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Are Small Businesses Really Fleeing New York? This Tool Can Tell.
A first-of-its-kind law will give New York City data on small businesses fleeing the city as retail rents skyrocket. But skeptics fear that won’t be enough.
A study released in May 2019 by the NYC's own Department of Small Business Services (SBS) found that the average rate of empty storefronts citywide is 8.9 percent; other numbers indicate that at least 20 percent of spaces in Manhattan are vacant or about to be, with higher figures on particular avenues.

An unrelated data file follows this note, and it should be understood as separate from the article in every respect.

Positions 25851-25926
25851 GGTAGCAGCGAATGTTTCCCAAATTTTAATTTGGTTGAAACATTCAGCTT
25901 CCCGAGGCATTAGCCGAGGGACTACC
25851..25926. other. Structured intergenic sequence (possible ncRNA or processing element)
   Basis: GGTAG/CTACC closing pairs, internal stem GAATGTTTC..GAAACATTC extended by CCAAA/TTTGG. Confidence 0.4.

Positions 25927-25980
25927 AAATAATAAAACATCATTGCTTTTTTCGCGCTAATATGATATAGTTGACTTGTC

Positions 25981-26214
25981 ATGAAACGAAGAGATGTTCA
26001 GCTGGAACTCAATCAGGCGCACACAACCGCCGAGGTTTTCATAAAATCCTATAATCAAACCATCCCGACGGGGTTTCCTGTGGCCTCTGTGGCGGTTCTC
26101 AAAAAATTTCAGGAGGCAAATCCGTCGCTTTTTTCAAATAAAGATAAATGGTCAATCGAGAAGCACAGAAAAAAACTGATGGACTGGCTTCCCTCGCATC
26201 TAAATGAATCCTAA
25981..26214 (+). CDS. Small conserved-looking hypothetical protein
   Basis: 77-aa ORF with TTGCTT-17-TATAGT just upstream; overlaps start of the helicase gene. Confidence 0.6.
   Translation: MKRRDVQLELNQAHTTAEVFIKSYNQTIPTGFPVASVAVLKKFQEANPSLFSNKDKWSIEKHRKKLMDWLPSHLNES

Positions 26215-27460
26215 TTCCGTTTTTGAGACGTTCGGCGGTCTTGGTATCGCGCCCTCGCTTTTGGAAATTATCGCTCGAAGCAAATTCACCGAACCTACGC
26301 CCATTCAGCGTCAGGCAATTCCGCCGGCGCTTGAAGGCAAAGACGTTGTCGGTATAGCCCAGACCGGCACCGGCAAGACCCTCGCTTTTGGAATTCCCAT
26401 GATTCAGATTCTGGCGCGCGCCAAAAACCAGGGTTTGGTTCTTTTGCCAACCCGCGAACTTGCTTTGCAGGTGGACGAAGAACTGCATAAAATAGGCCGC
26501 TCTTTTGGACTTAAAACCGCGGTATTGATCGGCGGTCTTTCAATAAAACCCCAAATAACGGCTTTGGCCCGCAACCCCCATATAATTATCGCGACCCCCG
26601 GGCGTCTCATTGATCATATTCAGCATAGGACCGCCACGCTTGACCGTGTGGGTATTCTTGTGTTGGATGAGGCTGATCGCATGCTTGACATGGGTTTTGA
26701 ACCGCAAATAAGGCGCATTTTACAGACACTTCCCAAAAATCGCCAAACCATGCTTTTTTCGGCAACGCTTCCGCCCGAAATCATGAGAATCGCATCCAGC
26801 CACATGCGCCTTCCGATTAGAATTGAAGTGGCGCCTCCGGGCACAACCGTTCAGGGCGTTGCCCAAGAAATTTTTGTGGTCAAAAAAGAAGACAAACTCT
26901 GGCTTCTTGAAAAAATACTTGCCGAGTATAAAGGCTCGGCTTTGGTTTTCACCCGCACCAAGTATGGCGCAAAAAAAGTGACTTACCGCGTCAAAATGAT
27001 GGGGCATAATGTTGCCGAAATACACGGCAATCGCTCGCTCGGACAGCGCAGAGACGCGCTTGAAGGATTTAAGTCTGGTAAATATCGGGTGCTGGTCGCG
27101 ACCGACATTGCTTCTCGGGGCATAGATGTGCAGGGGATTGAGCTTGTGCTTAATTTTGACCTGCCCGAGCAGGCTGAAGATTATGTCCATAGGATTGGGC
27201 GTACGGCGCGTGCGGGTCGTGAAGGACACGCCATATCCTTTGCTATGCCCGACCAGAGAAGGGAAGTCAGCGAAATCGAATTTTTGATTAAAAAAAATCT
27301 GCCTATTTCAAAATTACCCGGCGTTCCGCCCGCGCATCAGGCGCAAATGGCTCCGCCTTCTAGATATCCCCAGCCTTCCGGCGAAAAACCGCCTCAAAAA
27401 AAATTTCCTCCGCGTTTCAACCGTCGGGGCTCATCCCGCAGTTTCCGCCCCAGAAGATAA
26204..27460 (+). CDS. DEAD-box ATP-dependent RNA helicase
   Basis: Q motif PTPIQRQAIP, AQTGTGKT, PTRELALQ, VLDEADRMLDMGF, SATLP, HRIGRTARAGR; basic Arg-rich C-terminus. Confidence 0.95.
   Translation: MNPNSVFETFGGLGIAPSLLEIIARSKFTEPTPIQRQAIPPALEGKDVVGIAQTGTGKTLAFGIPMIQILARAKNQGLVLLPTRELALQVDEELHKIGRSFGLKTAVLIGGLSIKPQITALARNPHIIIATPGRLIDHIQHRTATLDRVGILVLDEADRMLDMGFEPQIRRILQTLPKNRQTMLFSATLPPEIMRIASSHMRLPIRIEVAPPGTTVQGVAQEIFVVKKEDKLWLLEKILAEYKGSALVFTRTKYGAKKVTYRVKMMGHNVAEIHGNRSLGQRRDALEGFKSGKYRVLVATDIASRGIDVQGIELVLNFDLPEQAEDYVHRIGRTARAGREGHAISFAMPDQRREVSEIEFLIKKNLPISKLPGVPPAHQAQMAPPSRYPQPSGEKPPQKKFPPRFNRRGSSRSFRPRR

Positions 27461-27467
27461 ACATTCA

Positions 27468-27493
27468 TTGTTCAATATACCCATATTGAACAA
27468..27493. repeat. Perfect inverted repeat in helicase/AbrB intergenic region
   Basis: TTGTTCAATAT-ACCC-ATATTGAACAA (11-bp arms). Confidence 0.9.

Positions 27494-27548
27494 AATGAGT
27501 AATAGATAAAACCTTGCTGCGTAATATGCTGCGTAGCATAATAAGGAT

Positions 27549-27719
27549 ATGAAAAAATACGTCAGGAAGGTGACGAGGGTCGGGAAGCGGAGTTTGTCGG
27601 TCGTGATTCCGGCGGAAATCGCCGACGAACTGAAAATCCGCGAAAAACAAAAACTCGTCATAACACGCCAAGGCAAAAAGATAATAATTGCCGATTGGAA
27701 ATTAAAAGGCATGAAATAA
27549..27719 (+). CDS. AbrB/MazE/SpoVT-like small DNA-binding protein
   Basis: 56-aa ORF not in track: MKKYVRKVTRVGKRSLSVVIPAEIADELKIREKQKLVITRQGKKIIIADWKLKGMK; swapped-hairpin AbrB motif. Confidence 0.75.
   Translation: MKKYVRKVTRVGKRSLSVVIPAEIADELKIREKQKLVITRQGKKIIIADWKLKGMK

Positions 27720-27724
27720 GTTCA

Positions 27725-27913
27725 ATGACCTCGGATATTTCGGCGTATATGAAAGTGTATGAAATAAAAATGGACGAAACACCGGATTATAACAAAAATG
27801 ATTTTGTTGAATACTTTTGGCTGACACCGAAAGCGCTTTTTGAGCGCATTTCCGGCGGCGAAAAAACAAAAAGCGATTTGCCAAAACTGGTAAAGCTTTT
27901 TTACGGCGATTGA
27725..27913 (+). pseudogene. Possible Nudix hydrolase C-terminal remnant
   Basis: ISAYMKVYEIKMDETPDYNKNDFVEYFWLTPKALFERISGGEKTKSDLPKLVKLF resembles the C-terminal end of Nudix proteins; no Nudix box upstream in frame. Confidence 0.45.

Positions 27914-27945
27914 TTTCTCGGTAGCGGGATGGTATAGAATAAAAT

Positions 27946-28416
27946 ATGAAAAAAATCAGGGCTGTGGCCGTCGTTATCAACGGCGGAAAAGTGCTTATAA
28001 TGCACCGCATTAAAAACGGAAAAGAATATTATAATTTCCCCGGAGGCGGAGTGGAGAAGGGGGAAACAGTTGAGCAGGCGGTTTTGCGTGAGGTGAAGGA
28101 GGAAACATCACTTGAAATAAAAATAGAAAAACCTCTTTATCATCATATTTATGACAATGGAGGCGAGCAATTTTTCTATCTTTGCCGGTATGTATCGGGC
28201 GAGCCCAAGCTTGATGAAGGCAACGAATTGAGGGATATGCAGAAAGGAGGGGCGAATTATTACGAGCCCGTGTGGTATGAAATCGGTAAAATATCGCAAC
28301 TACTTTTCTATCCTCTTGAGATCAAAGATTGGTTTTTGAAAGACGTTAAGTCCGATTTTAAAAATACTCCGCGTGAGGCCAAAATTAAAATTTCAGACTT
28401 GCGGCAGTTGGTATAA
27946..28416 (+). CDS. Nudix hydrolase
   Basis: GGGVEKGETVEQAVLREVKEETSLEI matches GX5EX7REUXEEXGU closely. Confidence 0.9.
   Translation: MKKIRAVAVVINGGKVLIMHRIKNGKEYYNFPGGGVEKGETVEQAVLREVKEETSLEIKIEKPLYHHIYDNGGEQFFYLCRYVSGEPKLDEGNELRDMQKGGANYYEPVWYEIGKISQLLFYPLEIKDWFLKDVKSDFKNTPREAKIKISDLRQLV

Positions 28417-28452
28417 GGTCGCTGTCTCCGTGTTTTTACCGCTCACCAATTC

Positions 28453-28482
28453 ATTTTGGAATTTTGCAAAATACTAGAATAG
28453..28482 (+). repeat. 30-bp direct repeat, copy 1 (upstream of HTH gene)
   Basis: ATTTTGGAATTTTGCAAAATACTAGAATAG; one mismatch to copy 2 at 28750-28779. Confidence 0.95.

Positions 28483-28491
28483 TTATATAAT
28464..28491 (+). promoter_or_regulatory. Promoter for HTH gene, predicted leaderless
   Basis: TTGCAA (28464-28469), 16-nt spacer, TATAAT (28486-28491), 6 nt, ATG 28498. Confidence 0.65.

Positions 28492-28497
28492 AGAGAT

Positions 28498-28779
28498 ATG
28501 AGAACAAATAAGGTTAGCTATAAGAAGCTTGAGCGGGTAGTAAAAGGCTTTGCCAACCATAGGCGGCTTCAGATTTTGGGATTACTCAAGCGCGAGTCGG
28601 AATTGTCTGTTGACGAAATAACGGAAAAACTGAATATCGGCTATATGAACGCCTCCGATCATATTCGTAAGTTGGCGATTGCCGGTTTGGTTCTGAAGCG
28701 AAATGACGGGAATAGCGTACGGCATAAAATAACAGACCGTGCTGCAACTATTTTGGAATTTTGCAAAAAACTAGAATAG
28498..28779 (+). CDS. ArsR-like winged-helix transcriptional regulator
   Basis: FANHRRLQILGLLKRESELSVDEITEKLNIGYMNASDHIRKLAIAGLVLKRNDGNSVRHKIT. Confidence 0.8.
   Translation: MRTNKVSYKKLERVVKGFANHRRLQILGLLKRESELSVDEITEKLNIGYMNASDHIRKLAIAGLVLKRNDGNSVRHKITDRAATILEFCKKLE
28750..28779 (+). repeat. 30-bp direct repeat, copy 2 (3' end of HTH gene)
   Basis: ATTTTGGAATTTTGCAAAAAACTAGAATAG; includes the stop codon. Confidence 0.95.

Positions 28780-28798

Intro 1472, otherwise known as the “storefront tracker” bill, will require all commercial storefront and second floor spaces citywide to register, creating essentially a vacancy database of Gotham.
The storefront tracker bill enjoyed a wealth of support from food truck groups, block associations, and artists. According to its description, occupancy data will be dissected by council and census districts, and include information on rent, lease duration, rentable floor area, and the properties that are due to expire in the next two years. Owners will have to submit the data next year alongside their annual income and expense statements to the city’s Department of Finance.
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